President Obama's stealth radio interviews: The Democrats' tightrope strategy in a nutshell

President Obama has quietly been doing local interviews around the country this week. Why all the sneaking around?

By Jim Newell

Published November 4, 2014 11:34PM (EST)

                       (Reuters/Kevin Lamarque)
(Reuters/Kevin Lamarque)

Here's the playbook for most Democratic campaigns this cycle: The candidates work tediously to separate themselves from President Obama in order to keep swing voters within reach, even though they agree on any number of popular items like increasing the minimum wage, while relying on stealth campaigns to turn out members of the base with whom Obama is still popular. In Southern states especially, these come down to highly racialized electorates: the candidates will publicly distance themselves from the administration to appeal to white swing voters, while President Obama himself tries to reassure black voters among whom his approval ratings are still high.

It's... awkward. And the past 48 hours have compressed that awkwardness into something of a carnival.

The problem with Obama's strategy of turning out the base before this week was that if he went on a radio show and said "these candidates vote with me," or something to that extent, GOP campaigns could turn that soundbite into attack ads of their own. But in the last couple of days, campaigns are largely done making attack ads for major media markets. So Obama has had free reign -- sort of -- to say whatever he wants and not have that come back to hurt Democratic campaigns.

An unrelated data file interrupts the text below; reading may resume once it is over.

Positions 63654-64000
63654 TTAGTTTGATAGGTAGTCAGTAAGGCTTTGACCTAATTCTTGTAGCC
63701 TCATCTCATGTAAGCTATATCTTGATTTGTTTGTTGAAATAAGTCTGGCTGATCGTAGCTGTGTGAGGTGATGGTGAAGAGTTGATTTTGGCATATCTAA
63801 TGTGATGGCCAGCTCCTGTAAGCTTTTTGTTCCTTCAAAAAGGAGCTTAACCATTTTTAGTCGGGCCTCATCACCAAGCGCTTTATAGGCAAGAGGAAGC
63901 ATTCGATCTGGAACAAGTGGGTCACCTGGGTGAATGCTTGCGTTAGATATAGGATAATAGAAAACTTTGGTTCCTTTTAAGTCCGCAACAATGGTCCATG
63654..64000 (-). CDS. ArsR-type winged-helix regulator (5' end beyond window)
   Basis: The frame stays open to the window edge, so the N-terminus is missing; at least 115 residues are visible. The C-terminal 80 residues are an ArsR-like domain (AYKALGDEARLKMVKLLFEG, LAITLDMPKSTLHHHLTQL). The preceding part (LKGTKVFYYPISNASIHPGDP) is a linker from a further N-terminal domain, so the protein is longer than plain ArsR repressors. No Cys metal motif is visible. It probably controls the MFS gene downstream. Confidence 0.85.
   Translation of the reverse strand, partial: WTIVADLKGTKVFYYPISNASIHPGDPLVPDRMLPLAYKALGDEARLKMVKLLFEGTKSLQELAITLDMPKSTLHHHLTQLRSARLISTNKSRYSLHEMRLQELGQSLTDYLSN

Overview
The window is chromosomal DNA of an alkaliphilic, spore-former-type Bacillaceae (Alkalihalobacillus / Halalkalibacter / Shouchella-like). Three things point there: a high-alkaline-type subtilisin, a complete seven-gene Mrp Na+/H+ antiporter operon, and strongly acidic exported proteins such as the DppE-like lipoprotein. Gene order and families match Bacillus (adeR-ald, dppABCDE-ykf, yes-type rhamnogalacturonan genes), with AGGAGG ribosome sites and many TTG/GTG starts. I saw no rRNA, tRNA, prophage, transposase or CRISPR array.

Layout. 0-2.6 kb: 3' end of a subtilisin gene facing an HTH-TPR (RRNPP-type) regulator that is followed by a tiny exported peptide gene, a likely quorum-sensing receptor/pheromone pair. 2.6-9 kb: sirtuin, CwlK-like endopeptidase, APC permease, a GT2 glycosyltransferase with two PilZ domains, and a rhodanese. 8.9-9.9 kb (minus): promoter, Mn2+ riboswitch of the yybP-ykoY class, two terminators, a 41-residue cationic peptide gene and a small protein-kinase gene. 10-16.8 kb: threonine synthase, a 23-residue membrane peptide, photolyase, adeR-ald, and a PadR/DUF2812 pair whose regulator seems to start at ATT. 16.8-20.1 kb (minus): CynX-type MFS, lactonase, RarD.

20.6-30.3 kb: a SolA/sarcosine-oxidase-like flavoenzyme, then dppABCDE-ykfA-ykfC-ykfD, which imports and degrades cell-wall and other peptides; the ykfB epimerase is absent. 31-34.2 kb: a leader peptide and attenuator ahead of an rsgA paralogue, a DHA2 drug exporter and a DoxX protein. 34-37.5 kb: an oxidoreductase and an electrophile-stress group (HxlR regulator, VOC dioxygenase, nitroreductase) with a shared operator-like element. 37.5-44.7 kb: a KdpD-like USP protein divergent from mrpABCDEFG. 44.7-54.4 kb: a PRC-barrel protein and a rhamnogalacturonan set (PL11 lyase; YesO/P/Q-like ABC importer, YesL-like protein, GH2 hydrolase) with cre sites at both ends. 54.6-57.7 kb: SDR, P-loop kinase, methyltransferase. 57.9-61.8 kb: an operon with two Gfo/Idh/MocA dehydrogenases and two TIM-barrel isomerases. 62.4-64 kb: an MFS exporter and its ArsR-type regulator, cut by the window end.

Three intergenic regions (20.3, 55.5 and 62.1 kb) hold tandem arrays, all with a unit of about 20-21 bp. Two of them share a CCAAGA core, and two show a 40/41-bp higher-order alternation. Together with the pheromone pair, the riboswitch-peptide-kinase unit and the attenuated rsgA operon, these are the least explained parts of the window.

Lo and behold, it turns out Obama has done 14 very unpublicized radio interviews in the past two days. Only this evening did the White House release the list.

Tuesday, November 4, 2014

  • Reggie Brown in the Afternoon  - WKKV (Milwaukee)
  • Frankie Darcell WXMD (Detroit)/WDAS (Philadelphia)
  • Rick Party in the Afternoon WHQT (Miami)
  • The Colin McEnroe Show- WNPR (Hartford)

Monday, November 3, 2013

  • The Frank Ski Show-WHUR (DC/MD/VA)
  • Earl Stokes in the Afternoon- WJMR (Milwaukee)
  • The Konan Show- WERQ (Baltimore)
  • UB Rodriguez- WGCI (Chicago)
  • No Limit Larry in the Morning- WPEG (Charlotte)
  • Mildred Gaddis Show- WCHB (Detroit)
  • Artie and Fly Ty in the Afternoon WBAV (Charlotte)
  • Mike and Friends in the Morning WFMI (Elizabeth City, NC)
  • The 3 Live Crew- WJMH (Greensboro, NC)
  • The Larry Young Morning Show- WOLB (Baltimore)

Obama also cut radio ads for North Carolina Sen. Kay Hagan and Florida gubernatorial candidate Charlie Crist at the last minute. Perhaps there were more? No one really knows for sure, because the campaigns aren't even acknowledging them.

You've got to wonder about this strange, strange dance they've been doing all election season. Democratic candidates pretend they've never even heard of President Obama, and that they'd never vote for something he wanted! Then, at the last minute, without informing the press, the President swoops in and tries to tell base voters to turn out and vote. It's all very... uncomfortable. If only there had been a way for the candidates to say, "I agree with the President about things like the minimum wage, equal pay for women, and rebuilding roads and bridges, but maybe not on guns and stuff," instead of anxiously duct-taping together this Rube Goldberg strategy.

Jim Newell

Jim Newell covers politics and media for Salon.

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